This study is the first to our knowledge to assess the acute effects of TCC practice on sympathetic activity in older adults. TCC performance led to acute decreases in sympathetic activity, which could not be explained by physical activity alone. Further study is needed to determine whether the acute salutary effects of TCC on autonomic functioning are sustained with ongoing practice in older adults.
Tai Chi Chih can be considered a useful nonpharmacologic approach to improve sleep quality in older adults with moderate complaints and, thereby, has the potential to ameliorate sleep complaints possibly before syndromal insomnia develops.
Complementary use of a mind–body exercise, such as TCC, may provide additional improvements of clinical outcomes in the pharmacologic treatment of geriatric depression.
Tai Chi Chih (TCC) can be considered a useful behavioral intervention to reduce circulating levels of IL-6 in older adults who show elevated levels of this inflammatory marker and are at risk for inflammation-related morbidity.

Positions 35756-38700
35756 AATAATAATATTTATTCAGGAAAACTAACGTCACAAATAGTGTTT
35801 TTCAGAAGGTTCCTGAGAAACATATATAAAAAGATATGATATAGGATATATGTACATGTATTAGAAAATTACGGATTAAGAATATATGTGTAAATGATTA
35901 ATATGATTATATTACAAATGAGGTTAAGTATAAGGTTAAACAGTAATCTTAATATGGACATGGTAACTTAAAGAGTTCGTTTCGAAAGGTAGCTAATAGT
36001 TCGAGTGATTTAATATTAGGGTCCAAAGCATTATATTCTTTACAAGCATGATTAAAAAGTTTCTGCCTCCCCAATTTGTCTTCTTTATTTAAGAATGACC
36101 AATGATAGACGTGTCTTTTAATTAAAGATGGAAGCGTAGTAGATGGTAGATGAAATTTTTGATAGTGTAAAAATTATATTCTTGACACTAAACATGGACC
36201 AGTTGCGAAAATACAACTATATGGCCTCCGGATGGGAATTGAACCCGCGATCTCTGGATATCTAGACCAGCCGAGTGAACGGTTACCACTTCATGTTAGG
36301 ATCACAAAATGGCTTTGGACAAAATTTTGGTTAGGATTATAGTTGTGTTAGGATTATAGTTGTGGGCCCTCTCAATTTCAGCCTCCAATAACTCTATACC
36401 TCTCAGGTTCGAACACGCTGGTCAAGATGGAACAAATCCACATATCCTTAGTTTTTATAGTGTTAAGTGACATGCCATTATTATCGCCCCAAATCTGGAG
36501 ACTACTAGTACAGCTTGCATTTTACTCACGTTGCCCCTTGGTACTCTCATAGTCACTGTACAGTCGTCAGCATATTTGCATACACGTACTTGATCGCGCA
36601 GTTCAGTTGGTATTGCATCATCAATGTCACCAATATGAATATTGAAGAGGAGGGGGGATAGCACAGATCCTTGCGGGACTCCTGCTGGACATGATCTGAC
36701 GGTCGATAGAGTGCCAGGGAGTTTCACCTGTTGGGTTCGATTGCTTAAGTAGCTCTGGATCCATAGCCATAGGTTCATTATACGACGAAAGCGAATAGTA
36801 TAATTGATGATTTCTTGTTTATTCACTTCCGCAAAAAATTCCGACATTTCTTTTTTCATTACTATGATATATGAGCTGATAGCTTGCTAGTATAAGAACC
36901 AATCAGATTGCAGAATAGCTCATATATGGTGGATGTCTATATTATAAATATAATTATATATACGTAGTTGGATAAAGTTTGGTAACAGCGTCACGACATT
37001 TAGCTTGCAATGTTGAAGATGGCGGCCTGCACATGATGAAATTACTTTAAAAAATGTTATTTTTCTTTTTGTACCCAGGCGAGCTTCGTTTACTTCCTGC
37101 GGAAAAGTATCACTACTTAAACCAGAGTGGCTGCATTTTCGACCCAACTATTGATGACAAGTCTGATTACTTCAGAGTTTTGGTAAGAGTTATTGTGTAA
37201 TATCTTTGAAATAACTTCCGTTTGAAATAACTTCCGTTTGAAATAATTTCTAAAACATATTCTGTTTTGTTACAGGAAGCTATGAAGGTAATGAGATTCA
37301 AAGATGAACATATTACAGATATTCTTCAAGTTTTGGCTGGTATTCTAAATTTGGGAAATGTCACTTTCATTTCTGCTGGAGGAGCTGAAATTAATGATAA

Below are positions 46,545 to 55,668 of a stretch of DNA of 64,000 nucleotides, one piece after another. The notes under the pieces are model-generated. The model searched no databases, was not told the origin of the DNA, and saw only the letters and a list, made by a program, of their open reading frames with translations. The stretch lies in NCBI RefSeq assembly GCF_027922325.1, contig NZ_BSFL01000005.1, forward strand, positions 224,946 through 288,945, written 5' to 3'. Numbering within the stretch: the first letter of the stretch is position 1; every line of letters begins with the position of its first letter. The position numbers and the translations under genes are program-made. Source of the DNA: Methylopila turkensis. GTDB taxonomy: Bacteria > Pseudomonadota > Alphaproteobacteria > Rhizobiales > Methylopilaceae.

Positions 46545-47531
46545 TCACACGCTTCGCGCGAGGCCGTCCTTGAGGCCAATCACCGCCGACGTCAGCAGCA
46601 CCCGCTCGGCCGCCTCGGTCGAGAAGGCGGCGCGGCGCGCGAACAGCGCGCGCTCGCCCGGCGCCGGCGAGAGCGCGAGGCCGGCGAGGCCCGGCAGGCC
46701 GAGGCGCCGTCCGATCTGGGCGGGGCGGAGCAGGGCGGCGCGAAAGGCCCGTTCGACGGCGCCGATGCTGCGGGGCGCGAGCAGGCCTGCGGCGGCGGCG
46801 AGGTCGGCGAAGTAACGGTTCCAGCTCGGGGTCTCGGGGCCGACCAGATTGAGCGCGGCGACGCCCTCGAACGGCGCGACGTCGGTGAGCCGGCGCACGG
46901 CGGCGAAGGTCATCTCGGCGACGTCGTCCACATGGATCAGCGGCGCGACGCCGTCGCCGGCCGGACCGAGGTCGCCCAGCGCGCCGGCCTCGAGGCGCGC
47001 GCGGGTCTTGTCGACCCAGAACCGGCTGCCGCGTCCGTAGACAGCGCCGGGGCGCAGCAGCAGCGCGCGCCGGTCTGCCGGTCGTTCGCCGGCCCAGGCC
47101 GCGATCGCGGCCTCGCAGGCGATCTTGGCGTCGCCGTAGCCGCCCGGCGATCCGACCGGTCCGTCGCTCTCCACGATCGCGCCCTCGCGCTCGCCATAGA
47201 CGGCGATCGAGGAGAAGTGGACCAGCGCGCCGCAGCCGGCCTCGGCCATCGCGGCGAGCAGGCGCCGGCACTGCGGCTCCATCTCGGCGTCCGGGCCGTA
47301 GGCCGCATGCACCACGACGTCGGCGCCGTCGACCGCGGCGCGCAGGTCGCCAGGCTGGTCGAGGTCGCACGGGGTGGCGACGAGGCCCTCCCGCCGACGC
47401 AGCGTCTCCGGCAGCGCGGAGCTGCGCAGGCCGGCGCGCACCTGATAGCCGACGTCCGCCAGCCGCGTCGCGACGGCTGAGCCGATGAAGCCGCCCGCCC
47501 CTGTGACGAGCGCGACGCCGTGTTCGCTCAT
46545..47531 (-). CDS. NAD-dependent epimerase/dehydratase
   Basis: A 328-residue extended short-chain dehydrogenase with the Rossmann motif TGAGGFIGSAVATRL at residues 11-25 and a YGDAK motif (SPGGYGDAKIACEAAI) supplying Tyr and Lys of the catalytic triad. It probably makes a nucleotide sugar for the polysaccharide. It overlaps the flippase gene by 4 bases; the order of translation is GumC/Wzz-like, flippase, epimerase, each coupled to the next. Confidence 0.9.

Tai Chi augments resting levels of VZV-specific CMI and boosts VZV-CMI of the varicella vaccine.
This study demonstrates that Taoist qigong is able to exert acute immunomodulatory effects on components of both innate as well as adaptive immune response.
Traditional TQ practice improves the antibody response to influenza vaccine in older adults, but further study is needed to determine whether the enhanced response is sufficient to provide definitive protection from influenza infection.
Practicing Tai Chi (TC) can be efficacious in reducing pain and stiffness in elders with knee osteoarthritis (OA) and cognitive impairment (CI).